Generally, healthcare encompasses the diagnoses, cure and prevention of disease, sickness, injury and other physical and mental impairment in humans and animals. The structure and delivery system of healthcare systems varies. Certain countries distribute healthcare plan among market accomplices whereas other countries’ healthcare system is centrally structured. Notwithstanding its varied planning and delivery methods, effective health care system requires sufficient funding; highly-trained and adequately paid staff; reliable information to make decisions; facilities and means to deliver drugs as well as equipment.
Alas Somaliland lacks the entire aforesaid essential aspects of healthcare system. Across the indicators of effectiveness, Somaliland’s healthcare system is ranked woefully the lowest in the world even in relation to other countries in sub-Saharan Africa, save Somalia. This renders our healthcare system one of the worst healthcare systems in the world with tens of thousands dying each year from effortlessly curable diseases as well as burgeoning medical malpractices. Although the significant underlying factors that have caused, and/or contributed to, the malfunctioning of our healthcare system are varied and numerous, four crucial factors will suffice: 1) insufficient healthcare funding from the central government; 2) chronic shortage of qualified health professionals; 3) burgeoning malpractices; and 4) unregulated medications available throughout the country.
First, the primary factor that plays pivotal role for the malfunctioning emanates from the insufficient healthcare funding from the central government due to Silanyo’s widespread corruption and inept administrative savoir-faire. The problem stems largely from the mismanagement and the mounting misappropriation of public fund. If government’s budget is managed properly, Somaliland’s government would have succeeded provide the required sufficient fund for its deteriorating healthcare, as the former Finance Minister Eng. Mohamed Hashi Elmi had succinctly articulated. Mr. Elmi disclosed that in 2011 the treasury’s revenue was US$83m and after three years of improved management the total sum should have reached US$500m. This vividly demonstrates that the problem lies primarily on the devious manner in which our government handles the public fund. If this trend continues, our healthcare system will, in due course, collapse.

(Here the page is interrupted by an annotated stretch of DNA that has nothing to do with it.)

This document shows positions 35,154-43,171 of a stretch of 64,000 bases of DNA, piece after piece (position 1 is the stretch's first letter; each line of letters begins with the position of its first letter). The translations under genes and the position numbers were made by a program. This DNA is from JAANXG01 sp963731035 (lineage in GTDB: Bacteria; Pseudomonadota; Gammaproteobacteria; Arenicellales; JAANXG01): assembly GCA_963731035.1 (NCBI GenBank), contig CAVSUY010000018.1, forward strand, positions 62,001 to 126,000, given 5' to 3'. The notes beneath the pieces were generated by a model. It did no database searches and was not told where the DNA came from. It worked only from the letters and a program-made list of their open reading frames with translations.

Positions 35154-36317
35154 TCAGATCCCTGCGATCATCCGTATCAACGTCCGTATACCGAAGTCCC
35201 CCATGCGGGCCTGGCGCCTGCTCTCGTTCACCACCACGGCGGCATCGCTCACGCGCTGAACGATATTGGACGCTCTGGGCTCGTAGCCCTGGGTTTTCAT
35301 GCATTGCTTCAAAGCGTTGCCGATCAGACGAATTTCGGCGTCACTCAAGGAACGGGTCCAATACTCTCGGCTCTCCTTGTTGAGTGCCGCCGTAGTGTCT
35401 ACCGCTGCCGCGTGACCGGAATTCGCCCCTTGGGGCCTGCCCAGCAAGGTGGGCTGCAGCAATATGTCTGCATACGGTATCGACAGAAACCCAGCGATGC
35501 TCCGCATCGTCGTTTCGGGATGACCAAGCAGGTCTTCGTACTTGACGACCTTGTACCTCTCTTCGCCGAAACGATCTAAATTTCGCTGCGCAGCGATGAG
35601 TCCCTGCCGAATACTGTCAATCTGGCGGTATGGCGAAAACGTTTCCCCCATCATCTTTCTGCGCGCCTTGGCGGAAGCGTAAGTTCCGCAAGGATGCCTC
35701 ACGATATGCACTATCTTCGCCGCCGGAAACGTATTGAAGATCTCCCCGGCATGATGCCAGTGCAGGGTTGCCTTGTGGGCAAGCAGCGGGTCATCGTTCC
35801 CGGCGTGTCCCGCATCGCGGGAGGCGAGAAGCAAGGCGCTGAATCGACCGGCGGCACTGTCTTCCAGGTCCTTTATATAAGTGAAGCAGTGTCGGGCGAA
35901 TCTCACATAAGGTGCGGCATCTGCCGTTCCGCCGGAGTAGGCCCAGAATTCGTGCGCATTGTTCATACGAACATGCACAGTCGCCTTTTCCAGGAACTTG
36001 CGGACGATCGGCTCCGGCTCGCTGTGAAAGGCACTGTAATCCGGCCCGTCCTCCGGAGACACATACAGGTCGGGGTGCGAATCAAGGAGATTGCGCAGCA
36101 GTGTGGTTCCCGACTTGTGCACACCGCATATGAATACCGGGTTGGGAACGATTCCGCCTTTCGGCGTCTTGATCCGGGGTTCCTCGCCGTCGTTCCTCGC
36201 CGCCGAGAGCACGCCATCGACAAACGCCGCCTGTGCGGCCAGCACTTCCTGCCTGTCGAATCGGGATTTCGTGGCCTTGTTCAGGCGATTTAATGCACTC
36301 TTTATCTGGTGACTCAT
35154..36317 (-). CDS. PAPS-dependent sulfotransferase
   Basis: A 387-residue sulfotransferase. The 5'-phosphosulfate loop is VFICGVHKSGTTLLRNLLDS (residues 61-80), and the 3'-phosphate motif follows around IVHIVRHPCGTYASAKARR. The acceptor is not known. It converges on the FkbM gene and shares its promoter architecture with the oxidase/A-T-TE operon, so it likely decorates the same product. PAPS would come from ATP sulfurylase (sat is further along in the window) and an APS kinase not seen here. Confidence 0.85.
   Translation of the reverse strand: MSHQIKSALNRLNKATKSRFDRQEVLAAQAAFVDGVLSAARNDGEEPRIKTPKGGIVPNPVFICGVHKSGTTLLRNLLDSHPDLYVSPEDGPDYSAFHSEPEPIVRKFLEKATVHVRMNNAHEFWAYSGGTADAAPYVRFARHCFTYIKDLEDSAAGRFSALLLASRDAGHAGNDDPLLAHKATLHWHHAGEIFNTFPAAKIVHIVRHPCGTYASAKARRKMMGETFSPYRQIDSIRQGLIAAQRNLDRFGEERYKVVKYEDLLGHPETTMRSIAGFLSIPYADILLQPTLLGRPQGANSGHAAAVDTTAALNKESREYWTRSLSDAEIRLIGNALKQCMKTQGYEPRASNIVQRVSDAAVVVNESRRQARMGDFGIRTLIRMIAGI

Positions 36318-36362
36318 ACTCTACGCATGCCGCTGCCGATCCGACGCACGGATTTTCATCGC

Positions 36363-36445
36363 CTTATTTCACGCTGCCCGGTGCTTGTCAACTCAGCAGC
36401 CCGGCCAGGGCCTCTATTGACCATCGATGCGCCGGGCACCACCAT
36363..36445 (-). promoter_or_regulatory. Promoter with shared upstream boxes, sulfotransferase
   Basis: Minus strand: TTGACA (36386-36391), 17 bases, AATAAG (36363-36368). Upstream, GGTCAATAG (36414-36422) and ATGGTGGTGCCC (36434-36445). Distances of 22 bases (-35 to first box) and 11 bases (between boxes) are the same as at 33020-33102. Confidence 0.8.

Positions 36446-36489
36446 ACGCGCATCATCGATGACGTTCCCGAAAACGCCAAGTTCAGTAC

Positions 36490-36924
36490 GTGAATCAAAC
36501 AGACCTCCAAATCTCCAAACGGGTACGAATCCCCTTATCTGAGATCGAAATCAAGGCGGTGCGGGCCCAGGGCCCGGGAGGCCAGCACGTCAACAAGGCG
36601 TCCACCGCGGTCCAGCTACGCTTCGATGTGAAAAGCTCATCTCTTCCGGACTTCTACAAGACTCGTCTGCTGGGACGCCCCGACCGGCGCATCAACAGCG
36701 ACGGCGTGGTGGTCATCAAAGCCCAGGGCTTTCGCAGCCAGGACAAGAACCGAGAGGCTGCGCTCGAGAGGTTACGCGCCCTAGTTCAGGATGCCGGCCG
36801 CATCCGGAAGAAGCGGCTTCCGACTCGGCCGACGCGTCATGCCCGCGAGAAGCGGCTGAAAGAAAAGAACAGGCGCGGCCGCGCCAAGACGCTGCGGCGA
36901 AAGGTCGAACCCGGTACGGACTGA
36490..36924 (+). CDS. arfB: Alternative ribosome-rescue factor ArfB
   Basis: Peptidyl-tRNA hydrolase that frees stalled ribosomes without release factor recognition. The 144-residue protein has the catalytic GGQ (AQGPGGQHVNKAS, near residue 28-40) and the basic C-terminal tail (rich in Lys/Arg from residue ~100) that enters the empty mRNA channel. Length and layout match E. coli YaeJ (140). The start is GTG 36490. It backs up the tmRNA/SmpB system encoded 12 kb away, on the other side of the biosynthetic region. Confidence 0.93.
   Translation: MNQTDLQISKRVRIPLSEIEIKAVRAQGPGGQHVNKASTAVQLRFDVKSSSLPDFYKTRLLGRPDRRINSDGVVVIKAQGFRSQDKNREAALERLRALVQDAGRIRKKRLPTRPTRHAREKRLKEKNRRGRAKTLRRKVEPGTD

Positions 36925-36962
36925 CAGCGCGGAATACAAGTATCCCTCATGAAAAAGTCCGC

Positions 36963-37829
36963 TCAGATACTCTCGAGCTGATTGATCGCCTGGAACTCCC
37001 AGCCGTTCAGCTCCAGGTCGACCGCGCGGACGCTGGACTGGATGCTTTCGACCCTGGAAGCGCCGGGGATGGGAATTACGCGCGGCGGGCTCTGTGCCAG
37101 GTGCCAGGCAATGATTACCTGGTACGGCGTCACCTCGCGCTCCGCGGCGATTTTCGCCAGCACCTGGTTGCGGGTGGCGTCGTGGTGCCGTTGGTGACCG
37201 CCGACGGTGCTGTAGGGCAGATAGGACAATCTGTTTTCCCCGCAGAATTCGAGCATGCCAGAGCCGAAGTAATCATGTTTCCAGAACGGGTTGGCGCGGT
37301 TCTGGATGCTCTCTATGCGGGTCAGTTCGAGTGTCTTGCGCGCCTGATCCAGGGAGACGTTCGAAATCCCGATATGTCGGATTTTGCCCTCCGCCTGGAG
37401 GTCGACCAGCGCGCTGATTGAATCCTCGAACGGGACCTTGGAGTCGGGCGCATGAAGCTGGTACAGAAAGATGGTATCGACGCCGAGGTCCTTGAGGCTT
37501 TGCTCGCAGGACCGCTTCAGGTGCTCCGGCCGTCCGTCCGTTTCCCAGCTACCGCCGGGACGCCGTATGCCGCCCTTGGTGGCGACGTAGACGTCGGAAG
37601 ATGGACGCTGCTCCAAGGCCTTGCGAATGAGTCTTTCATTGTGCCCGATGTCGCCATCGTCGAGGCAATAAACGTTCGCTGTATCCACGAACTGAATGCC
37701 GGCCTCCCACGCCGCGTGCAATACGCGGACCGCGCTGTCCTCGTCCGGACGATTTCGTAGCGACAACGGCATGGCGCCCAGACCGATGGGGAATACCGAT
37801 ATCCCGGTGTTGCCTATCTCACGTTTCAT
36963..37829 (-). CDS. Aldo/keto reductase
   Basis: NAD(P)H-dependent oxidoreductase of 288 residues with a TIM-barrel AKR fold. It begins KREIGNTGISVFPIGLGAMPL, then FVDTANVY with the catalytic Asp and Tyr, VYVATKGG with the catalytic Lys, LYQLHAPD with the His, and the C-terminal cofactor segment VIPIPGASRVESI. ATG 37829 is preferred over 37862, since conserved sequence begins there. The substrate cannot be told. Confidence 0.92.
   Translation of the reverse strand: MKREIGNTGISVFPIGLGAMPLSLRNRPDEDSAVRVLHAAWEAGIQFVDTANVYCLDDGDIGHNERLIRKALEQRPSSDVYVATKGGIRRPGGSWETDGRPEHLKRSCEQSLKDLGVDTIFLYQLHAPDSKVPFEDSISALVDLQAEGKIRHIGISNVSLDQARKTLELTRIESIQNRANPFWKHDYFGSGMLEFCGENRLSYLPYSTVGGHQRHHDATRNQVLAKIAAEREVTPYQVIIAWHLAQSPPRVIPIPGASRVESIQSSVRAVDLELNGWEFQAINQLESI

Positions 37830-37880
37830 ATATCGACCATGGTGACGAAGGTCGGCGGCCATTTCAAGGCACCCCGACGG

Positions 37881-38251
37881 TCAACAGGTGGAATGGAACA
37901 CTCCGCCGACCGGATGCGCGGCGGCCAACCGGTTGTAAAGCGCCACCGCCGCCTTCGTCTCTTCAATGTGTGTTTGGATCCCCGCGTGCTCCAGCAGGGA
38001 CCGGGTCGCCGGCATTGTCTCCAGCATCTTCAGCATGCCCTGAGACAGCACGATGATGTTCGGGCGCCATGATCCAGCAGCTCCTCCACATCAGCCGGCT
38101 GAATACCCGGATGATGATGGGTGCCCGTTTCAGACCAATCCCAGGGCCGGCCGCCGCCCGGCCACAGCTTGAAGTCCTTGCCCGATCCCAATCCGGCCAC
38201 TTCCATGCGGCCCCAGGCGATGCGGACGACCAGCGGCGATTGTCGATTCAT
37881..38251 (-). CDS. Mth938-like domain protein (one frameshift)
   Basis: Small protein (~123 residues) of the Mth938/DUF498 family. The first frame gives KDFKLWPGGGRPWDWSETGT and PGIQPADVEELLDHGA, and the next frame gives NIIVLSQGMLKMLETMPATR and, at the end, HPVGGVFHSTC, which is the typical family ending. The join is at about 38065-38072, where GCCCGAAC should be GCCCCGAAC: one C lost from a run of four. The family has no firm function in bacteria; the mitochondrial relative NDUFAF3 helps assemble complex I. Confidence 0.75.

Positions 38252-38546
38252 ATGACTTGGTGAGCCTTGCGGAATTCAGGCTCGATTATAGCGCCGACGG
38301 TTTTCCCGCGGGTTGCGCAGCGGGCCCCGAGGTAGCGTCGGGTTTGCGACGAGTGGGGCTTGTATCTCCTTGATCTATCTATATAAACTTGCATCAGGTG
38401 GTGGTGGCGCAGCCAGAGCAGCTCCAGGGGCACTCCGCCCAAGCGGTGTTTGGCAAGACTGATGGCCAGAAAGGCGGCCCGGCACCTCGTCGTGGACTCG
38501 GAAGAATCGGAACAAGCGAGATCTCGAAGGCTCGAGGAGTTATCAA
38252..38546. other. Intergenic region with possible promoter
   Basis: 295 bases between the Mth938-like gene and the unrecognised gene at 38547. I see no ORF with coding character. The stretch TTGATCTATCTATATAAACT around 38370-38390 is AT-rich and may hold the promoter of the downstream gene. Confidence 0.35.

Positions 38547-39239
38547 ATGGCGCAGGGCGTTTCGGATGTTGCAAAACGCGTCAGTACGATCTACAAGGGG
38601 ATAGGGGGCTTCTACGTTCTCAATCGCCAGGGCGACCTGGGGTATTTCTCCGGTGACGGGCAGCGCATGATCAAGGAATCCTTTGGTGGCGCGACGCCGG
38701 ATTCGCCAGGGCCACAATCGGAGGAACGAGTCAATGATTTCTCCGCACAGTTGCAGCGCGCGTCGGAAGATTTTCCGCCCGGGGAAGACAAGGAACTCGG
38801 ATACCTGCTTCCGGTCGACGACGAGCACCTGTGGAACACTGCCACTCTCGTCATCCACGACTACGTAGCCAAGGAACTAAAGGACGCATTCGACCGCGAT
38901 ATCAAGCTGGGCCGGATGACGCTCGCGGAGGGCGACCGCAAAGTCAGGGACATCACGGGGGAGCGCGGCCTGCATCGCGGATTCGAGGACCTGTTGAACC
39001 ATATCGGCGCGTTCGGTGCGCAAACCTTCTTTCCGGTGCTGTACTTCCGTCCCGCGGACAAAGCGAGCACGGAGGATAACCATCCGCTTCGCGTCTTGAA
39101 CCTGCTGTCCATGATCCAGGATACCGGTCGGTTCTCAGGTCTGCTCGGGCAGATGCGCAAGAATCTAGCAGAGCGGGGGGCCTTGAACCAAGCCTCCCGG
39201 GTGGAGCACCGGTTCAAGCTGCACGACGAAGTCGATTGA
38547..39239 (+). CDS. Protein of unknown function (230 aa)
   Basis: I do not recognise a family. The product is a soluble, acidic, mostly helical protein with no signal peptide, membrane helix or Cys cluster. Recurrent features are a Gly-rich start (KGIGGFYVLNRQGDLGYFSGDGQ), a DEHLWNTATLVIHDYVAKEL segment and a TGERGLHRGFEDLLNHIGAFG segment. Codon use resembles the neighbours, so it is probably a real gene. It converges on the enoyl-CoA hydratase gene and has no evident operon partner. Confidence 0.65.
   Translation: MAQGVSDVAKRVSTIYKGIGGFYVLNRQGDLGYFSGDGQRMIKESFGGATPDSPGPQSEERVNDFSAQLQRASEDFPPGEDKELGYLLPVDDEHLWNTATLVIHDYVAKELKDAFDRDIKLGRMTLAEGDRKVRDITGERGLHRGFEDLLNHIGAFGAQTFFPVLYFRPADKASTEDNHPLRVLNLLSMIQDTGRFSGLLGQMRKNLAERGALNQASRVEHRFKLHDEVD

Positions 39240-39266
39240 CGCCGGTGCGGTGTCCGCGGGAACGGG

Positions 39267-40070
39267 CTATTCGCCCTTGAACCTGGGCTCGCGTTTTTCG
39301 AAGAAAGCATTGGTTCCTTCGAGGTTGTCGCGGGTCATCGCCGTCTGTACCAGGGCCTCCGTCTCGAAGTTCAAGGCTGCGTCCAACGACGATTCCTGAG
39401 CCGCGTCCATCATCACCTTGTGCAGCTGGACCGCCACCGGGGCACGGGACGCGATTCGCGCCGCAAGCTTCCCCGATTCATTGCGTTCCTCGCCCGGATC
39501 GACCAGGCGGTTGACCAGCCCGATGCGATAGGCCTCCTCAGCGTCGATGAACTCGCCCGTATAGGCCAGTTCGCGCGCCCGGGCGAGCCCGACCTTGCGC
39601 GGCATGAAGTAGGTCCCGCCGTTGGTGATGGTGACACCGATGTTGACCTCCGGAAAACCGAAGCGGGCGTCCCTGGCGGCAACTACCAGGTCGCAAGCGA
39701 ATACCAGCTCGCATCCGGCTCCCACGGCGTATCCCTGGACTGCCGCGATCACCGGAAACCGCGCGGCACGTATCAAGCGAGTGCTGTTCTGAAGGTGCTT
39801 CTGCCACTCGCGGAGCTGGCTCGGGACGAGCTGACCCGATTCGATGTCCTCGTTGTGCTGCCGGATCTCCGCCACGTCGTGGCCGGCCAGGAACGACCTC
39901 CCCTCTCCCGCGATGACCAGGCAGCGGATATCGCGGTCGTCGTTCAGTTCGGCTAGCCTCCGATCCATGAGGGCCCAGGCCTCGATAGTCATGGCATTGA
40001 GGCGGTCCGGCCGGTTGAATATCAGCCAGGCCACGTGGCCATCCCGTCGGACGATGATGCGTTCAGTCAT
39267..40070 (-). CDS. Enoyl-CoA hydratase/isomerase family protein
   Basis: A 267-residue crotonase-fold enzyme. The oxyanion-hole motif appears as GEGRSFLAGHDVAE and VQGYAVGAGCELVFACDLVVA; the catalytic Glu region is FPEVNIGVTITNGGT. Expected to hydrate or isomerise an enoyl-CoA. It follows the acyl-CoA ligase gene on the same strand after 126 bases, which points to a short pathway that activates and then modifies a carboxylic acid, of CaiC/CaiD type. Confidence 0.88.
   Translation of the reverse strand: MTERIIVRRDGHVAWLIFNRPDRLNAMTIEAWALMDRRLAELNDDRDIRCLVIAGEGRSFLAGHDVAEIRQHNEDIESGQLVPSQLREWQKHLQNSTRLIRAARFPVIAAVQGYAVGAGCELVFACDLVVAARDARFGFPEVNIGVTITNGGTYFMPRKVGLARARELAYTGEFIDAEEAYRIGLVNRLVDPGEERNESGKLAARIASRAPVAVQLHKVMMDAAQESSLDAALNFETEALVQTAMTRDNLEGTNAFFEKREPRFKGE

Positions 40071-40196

Secondly, the chronic shortage of all cadres of qualified healthcare professionals is yet another lethal blow tearing the entire healthcare system to shreds. The reluctance of the government to pay adequate salaries for healthcare professionals de-motivates numerous employees. Some of these demoralized employees abandon government facilities altogether and start their respective private clinics. Others who remain in government facilities are forced to engage in an unlawful practices, e.g., charging patients more for services rendered and medications, coming-in late or leaving early to find additional source of income in order to make ends meet while abandoning seriously injured or ill patients. Again, Silanyo’s government failed miserably provide the funding required to deliver state-of-the-art medical trainings but also provide adequate salary for medical practitioners.